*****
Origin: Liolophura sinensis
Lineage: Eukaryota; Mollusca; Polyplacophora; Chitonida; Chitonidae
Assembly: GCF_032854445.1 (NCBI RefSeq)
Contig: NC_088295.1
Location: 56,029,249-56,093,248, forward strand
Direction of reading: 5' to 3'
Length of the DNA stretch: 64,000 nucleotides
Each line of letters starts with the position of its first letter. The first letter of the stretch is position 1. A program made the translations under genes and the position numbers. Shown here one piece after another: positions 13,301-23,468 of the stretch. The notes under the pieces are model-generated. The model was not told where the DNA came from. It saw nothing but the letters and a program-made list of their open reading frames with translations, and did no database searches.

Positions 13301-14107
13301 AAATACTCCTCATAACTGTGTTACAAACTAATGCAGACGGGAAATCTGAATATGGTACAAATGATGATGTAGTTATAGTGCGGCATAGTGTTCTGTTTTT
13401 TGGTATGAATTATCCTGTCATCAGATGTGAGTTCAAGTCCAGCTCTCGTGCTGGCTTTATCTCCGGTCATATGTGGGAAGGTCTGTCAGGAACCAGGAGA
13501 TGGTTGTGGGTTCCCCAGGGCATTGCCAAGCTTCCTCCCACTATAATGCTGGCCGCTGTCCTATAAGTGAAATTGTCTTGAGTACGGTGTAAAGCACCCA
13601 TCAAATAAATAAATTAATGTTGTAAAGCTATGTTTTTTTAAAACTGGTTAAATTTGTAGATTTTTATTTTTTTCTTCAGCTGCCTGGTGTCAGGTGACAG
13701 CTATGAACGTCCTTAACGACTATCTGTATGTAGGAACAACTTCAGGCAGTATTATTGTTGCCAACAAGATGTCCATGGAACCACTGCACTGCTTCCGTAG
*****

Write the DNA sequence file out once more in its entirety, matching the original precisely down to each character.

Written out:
Origin: Liolophura sinensis
Lineage: Eukaryota; Mollusca; Polyplacophora; Chitonida; Chitonidae
Assembly: GCF_032854445.1 (NCBI RefSeq)
Contig: NC_088295.1
Location: 56,029,249-56,093,248, forward strand
Direction of reading: 5' to 3'
Length of the DNA stretch: 64,000 nucleotides
Each line of letters starts with the position of its first letter. The first letter of the stretch is position 1. A program made the translations under genes and the position numbers. Shown here one piece after another: positions 13,301-23,468 of the stretch. The notes under the pieces are model-generated. The model was not told where the DNA came from. It saw nothing but the letters and a program-made list of their open reading frames with translations, and did no database searches.

Positions 13301-14107
13301 AAATACTCCTCATAACTGTGTTACAAACTAATGCAGACGGGAAATCTGAATATGGTACAAATGATGATGTAGTTATAGTGCGGCATAGTGTTCTGTTTTT
13401 TGGTATGAATTATCCTGTCATCAGATGTGAGTTCAAGTCCAGCTCTCGTGCTGGCTTTATCTCCGGTCATATGTGGGAAGGTCTGTCAGGAACCAGGAGA
13501 TGGTTGTGGGTTCCCCAGGGCATTGCCAAGCTTCCTCCCACTATAATGCTGGCCGCTGTCCTATAAGTGAAATTGTCTTGAGTACGGTGTAAAGCACCCA
13601 TCAAATAAATAAATTAATGTTGTAAAGCTATGTTTTTTTAAAACTGGTTAAATTTGTAGATTTTTATTTTTTTCTTCAGCTGCCTGGTGTCAGGTGACAG
13701 CTATGAACGTCCTTAACGACTATCTGTATGTAGGAACAACTTCAGGCAGTATTATTGTTGCCAACAAGATGTCCATGGAACCACTGCACTGCTTCCGTAG